The introduction of smartphones and computers has given birth to the age of enablement – with people able to do just about anything with a click of a button. In most cases, this is a positive thing – speeding up typically mundane tasks. But in some cases it presents certain challenges, like in the car remarketing sector. GlobalData’s motor finance writer Athena Chrysanthou looks at the issues.
Chrysanthou says: “A key challenge is how to ensure the digital space is working cohesively for buyers and vendors in a physical space as well.
“Philip Nothard, customer insight and strategy director at Cox Automotive UK, says the current challenge in the industry is ensuring there is a balance between the online and offline world, although he predicts a rise in online car sales.”
Nothard tells GlobalData: “I think it’s a case of getting that blend between digital and physical cohesive so it’s allowing buyers, vendors to operate in the digital space using technology as well as being able to use it in a physical space that it works cohesively together and they are not two separate streams.
“We understand and we know that vendors and the sellers of a vehicle are moving further upstream so in terms of the people wanting to go direct to the end user there’s a lot of that taking place, both the buyers and the sellers want faster decisions and a more efficient process.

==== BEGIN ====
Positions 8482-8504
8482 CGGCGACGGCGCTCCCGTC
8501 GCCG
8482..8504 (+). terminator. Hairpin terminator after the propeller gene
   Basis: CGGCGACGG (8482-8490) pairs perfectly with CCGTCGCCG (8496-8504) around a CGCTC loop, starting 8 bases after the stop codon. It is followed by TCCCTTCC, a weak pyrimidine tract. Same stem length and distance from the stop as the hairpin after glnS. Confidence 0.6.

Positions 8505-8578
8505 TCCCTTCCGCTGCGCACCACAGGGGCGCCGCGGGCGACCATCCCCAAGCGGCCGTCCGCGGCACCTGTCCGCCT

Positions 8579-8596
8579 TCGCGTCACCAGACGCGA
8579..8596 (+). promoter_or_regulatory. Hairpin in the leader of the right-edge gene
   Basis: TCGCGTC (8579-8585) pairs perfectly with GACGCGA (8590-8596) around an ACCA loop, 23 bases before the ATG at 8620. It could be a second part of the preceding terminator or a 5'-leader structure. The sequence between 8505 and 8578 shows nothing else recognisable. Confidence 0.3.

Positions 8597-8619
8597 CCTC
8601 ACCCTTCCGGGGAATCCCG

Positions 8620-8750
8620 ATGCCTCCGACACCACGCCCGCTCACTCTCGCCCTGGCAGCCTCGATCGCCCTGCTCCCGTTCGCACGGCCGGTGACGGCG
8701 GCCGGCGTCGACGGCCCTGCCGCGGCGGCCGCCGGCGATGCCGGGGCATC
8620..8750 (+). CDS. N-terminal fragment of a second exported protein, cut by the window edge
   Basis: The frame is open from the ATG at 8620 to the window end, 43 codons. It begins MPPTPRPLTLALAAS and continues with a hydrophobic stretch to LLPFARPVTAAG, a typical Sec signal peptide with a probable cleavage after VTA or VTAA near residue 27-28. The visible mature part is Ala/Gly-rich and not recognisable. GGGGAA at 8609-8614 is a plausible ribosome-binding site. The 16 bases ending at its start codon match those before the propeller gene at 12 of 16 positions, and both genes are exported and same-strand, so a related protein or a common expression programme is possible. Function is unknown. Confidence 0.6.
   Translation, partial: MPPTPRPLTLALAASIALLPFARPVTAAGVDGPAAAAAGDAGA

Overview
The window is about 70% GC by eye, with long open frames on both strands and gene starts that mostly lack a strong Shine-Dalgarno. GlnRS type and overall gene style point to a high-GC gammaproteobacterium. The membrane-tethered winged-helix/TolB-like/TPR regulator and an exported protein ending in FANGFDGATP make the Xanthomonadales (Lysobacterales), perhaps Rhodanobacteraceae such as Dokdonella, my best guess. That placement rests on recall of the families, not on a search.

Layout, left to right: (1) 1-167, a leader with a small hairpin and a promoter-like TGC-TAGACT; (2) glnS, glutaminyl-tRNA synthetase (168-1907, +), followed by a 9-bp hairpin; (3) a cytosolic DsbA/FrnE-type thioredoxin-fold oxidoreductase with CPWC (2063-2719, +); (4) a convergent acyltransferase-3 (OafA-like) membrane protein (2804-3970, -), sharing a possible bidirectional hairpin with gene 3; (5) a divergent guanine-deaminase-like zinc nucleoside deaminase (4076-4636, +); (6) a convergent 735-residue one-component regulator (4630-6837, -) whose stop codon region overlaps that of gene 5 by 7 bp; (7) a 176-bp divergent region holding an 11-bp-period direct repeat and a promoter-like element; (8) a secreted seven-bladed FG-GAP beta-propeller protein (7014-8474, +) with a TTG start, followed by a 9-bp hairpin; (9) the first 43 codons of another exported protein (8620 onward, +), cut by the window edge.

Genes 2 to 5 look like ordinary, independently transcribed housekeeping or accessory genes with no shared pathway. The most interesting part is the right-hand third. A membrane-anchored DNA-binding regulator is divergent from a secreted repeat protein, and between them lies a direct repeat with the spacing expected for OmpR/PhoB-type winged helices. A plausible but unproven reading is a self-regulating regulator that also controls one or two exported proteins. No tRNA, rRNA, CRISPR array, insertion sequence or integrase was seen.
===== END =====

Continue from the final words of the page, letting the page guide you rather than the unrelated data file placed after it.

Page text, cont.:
“We as a business forecast that there will be an increase in volume of vehicles being sold online as opposed to physical. The online experience will dominate more in the future and therefore the technology has to be better to present products.
“The way you image products, the information you hold in the digital space needs to be better so we are working very much for that at the minute. We are supporting that and we understand that technology in the remarketing world will become ever more agnostic and data will become ever more transparent.
“We can’t as a business and as an industry say we are there now, because digital technology is moving quicker than everything else, so we are constantly looking at where it is heading rather than where it is today. We need to look at the future at all times.”